Gov. Ron DeSantis on Thursday signed a bill that could lead to more underground power lines in hurricane-vulnerable Florida and vetoed two measures that would have imposed health care-related fees.
The bill dealing with power lines (SB 796) came after millions of residents and businesses lost electricity in hurricanes during the past three years. State officials and utilities have long faced questions about why more power lines are not buried underground, where the lines could be less susceptible to punishing winds and falling trees.
Utilities already have underground power lines in some areas. But a key part of the bill would change the way underground power-line projects are financed, a change that could lead to more projects --- but also higher bills for utility customers.
While acknowledging the potential higher costs, supporters of the bill pointed to the economic damage done when electricity goes out for extended periods, such as after Hurricane Irma in 2017 and Hurricane Michael in 2018.
“This is what I do know, right now we spend billions of dollars every time the power goes out to get it back on,” House sponsor Randy Fine, R-Palm Bay, said near the end of the spring legislative session. “Those of you who lived through Irma remember we import hundreds, if not thousands, if not tens of thousands of people to come down here to get our utilities back on. That costs hundreds and hundreds of millions of dollars. To some degree, a lot of that goes away if we do this.”
Generally, utilities such as Florida Power & Light, Duke Energy Florida, Tampa Electric Co. and Gulf Power incorporate storm-hardening costs in their base electric rates, which are set for multiple years. The Florida Public Service Commission goes through months-long processes to determine base rates, looking at financial and technical issues that involve numerous parts of utility operations.
But the bill creates a separate Public Service Commission process that will allow utilities each year to seek to collect money from customers for storm-protection projects, such as building underground power lines. Commission staff members met this week with representatives of consumers and utilities to begin working on the process, in anticipation of the bill being signed.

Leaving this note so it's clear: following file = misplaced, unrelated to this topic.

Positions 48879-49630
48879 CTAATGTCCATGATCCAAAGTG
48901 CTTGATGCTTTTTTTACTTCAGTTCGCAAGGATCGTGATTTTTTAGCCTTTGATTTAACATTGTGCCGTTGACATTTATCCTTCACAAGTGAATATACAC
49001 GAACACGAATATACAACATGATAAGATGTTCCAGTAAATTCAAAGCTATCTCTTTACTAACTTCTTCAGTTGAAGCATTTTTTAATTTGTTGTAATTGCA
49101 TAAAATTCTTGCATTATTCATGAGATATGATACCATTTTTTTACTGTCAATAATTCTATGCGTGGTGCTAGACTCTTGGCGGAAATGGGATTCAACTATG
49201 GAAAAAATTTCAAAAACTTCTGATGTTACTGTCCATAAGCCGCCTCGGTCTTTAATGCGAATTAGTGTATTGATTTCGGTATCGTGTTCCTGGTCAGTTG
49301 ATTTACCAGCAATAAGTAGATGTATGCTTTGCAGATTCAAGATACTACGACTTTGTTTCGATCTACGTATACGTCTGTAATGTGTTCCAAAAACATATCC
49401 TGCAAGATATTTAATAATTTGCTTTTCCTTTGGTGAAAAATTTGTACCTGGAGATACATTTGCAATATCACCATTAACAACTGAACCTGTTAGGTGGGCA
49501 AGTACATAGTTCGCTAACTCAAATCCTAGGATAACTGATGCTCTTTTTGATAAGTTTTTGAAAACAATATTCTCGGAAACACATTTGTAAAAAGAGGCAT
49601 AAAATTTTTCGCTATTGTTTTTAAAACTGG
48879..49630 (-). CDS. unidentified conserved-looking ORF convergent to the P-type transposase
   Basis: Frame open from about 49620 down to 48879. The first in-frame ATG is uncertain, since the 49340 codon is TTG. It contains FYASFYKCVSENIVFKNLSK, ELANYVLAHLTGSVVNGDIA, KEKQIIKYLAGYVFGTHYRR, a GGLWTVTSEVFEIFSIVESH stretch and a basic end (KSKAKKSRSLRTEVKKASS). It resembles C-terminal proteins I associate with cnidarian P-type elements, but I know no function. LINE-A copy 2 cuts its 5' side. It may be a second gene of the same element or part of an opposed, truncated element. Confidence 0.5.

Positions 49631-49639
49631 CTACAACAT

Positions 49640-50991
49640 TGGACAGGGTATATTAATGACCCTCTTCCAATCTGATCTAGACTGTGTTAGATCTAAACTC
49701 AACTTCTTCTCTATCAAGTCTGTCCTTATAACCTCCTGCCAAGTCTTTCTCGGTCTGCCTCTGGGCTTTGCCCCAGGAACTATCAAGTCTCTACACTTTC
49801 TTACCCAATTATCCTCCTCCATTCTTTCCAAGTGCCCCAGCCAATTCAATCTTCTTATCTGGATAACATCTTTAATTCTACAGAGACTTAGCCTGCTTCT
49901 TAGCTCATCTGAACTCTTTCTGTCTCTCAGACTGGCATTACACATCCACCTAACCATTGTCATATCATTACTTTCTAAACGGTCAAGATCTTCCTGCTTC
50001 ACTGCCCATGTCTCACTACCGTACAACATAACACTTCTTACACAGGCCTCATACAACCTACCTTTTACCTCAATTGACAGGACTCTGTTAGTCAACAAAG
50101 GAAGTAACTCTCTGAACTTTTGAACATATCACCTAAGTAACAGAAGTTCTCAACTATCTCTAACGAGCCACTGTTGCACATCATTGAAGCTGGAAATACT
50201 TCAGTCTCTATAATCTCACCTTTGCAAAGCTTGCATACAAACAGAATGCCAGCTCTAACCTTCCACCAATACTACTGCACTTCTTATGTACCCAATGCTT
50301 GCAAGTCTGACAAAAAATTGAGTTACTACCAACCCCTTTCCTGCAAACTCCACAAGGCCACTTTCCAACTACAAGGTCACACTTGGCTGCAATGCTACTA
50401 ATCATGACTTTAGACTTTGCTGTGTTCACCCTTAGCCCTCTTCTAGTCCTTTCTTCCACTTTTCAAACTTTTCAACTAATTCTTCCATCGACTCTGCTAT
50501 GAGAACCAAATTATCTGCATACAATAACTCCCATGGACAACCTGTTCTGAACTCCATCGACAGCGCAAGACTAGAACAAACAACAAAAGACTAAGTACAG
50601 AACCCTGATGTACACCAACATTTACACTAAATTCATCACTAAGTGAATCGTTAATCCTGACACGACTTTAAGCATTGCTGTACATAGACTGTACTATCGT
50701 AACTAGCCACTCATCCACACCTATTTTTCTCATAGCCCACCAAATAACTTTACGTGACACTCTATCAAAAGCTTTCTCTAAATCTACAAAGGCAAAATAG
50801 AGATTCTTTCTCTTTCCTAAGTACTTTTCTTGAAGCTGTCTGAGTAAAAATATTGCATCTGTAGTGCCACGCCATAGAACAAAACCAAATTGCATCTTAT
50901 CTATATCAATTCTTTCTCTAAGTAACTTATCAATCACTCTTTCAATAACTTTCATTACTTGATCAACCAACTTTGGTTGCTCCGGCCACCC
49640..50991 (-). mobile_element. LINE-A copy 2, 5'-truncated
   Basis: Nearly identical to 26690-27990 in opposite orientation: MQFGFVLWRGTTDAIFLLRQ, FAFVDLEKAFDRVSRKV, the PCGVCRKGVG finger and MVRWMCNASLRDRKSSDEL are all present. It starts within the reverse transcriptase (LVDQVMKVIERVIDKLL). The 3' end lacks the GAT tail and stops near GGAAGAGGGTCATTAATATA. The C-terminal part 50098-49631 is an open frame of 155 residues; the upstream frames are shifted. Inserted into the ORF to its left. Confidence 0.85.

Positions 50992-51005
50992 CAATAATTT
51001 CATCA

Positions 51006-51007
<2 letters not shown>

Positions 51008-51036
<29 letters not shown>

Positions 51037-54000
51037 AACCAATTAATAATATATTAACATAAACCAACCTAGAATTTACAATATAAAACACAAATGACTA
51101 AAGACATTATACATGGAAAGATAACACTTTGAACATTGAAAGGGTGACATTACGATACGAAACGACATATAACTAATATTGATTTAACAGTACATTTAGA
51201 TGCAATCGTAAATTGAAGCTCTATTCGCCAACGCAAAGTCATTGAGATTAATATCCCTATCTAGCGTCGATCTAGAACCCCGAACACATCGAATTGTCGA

The bill passed the Senate in a 39-1 vote and the House in a 110-3 vote. Nevertheless, it faced opposition during the session from the senior-advocacy group AARP Florida and the Florida Industrial Power Users Group, which represents large commercial electricity customers and is often involved in regulatory issues. They expressed concerns about the potential higher costs for consumers.
DeSantis’ office late Thursday released a list of four bills that he had signed and two he had vetoed. The moves brought to four the number of bills he has vetoed from the session that ended May 4.
With DeSantis saying his goal was to decrease health-care costs, the bills he vetoed Thursday would have authorized the state to levy fees to help support two new programs.
One of the measures (HB 7073) involved fees linked to an initiative to allow prescription drugs to be imported from Canada and other countries. The bill would have authorized the state to collect fees for two new types of permits: an international export pharmacy permit and an international drug wholesale distributor permit.
The Florida Board of Pharmacy has already started moving to create the international export pharmacy permit and has published an initial draft application that included a $255 fee.
DeSantis also vetoed a bill (HB 7067) that would have required the Department of Health’s medical licensure boards to charge a $150 registration fee for out-of-state health care professionals seeking to provide telehealth services to Florida residents.
The fee was passed because Florida law requires that the costs of regulating health-care practitioners must be borne by the people who receive licenses and licensure applicants. The bill also would have required a biennial renewal fee of $150 for out-of-state telehealth providers.
DeSantis has signed two bills (HB 19 and HB 23) that are aimed at importing prescription drugs and boosting the use of telehealth. While he was a supporter of those measures, DeSantis took issue with the permit fees.
“These pieces of legislation (HB 19 and HB 23) provide a framework for Floridians to access more affordable prescription medication and to utilize the services of physicians via a cheaper and more affordable convenient medium,” DeSantis wrote in his veto letter. “With this in mind, the imposition of fees would undercut these efforts and would likely make administering the programs more cumbersome.”
Legislators were forced to place the fees in separate bills because of a constitutional amendment that requires any fee or tax increase to be in stand-alone legislation.
Article reposted with permission from The News Service of Florida.